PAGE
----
We show that an increase in banks' holdings of domestic Sovereign debt decreases the ability of domestic Sovereigns to successfully enact bailouts. When Sovereigns finance bailouts with newly issued debt and the price of Sovereign debt is sensitive to unanticipated debt issues, then bailouts dilute the value of banks' Sovereign debt holdings rendering bailouts less effective. We explore this feedback mechanism in a model of financial intermediation in which banks are subject to managerial moral hazard and ex ante optimality requires lenders to commit to ex post inefficient bank liquidations. A benevolent Sovereign may desire to enact bailouts to prevent such liquidations thereby neutralizing lenders' commitment. In this context, home bias for Sovereign debt may arise as a mechanism to deter bailouts and restore lenders' commitment.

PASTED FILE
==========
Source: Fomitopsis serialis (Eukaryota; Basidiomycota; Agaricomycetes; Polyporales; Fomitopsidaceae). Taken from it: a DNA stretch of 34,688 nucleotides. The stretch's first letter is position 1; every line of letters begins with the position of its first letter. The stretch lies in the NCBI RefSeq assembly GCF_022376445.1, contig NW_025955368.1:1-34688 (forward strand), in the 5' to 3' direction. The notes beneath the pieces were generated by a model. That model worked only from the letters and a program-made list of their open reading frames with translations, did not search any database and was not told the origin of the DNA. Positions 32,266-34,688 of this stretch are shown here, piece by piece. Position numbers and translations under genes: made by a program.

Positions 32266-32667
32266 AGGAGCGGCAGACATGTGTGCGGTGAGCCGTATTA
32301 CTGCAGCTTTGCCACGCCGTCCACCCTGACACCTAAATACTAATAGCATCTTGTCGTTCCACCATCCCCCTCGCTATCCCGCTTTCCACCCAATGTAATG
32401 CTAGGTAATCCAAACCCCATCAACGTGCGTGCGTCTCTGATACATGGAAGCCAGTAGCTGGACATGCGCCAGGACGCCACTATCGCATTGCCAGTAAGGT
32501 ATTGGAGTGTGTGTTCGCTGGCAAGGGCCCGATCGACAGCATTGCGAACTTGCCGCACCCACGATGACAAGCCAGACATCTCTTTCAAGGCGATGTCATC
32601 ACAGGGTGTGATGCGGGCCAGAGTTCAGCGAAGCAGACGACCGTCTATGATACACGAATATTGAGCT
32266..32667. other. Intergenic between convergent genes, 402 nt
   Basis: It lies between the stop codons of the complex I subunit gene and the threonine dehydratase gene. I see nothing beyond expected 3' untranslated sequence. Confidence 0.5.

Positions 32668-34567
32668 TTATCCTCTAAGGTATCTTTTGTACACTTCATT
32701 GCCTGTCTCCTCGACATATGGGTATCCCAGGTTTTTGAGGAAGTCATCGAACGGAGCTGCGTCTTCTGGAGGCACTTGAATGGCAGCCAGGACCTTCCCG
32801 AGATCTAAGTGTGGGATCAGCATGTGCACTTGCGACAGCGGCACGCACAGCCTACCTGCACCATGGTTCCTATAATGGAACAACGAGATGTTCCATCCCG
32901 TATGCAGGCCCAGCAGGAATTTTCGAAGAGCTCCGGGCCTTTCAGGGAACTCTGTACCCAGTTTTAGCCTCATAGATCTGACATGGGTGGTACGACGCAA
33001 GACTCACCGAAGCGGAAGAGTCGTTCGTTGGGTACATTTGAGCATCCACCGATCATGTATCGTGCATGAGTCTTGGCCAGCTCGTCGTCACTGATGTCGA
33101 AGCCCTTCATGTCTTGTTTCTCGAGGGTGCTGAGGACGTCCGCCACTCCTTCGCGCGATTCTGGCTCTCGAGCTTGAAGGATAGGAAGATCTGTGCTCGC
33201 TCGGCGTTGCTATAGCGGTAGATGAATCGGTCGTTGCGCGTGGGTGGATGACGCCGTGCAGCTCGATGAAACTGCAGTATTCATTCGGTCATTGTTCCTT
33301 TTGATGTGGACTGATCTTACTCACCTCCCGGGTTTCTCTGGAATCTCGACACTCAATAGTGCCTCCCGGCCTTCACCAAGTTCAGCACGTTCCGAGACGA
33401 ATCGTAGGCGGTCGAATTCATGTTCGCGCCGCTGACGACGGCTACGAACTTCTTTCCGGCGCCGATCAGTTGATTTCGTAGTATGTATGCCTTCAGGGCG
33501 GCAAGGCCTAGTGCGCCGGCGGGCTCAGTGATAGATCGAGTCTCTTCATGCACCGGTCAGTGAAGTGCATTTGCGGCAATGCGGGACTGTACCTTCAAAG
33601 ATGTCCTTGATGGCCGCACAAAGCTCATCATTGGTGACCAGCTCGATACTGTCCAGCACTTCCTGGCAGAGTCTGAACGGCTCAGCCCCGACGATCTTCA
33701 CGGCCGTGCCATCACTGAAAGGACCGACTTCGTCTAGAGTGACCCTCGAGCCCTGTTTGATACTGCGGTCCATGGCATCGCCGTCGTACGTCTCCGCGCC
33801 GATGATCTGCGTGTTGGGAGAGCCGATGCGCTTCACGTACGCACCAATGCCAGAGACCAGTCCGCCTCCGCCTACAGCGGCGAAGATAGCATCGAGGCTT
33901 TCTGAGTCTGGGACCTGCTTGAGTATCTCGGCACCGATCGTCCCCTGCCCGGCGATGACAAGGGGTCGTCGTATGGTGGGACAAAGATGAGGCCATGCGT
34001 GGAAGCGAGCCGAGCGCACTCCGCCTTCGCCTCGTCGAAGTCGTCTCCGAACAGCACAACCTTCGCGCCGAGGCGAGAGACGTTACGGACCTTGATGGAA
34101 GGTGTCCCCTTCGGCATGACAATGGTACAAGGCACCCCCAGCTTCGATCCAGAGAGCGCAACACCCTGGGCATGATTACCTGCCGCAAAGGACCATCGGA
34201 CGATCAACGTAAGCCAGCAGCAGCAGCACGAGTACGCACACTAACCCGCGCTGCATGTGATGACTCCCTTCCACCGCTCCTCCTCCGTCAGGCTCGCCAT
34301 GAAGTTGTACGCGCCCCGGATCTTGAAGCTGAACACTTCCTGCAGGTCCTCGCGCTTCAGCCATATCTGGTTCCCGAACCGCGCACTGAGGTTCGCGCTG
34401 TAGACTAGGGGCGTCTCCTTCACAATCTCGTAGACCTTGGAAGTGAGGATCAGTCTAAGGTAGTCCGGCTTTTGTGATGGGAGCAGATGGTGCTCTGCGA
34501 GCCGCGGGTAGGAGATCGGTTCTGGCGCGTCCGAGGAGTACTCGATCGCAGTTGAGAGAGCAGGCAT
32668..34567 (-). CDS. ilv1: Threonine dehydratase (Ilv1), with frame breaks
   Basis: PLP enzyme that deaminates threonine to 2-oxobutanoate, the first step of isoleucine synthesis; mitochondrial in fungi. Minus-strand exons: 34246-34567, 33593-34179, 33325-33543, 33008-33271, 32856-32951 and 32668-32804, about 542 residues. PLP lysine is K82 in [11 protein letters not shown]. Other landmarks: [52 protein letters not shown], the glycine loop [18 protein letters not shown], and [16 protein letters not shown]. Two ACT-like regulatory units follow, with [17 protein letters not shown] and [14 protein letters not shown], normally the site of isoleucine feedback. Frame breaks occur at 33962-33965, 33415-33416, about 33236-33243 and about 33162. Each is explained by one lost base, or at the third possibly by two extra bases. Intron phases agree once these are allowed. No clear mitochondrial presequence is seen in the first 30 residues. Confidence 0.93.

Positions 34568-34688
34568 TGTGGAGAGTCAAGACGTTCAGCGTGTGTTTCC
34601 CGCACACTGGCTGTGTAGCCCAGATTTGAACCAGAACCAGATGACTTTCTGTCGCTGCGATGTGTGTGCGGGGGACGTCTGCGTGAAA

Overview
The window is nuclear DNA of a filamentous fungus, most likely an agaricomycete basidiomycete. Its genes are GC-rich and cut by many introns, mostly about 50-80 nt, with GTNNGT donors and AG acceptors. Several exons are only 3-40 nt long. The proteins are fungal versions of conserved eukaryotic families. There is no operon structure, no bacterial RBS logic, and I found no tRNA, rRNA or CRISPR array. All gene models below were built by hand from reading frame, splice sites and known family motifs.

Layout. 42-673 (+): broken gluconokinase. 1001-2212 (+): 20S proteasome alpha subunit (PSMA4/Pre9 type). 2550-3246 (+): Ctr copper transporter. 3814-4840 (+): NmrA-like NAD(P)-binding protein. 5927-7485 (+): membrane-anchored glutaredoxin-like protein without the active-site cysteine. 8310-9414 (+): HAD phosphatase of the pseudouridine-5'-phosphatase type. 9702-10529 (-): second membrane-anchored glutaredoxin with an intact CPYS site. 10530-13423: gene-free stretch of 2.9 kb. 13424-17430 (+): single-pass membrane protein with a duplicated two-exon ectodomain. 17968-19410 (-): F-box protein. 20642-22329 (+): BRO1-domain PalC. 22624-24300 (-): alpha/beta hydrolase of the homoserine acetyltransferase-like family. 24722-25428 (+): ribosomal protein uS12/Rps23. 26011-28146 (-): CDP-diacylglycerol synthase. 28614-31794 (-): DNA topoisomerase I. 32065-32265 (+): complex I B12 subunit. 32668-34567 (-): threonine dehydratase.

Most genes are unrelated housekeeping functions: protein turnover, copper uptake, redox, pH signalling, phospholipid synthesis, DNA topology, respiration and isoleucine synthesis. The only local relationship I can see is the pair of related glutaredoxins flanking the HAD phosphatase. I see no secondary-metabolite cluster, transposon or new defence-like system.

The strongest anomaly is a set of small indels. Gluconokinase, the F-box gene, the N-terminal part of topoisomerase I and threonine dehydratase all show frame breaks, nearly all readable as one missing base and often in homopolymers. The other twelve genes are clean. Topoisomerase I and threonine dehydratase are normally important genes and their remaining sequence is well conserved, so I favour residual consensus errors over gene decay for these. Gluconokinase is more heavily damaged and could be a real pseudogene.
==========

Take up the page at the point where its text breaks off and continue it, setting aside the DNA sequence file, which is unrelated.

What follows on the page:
Gaetano Gaballo and Ariel Zetlin-Jones
Classification JEL : E0, E44, E6, E61.
Keywords : Bailout, Sovereign debt, Home bias, Time inconsistency, Commitment, Macroprudential regulation.
Updated on: 06/12/2018 10:58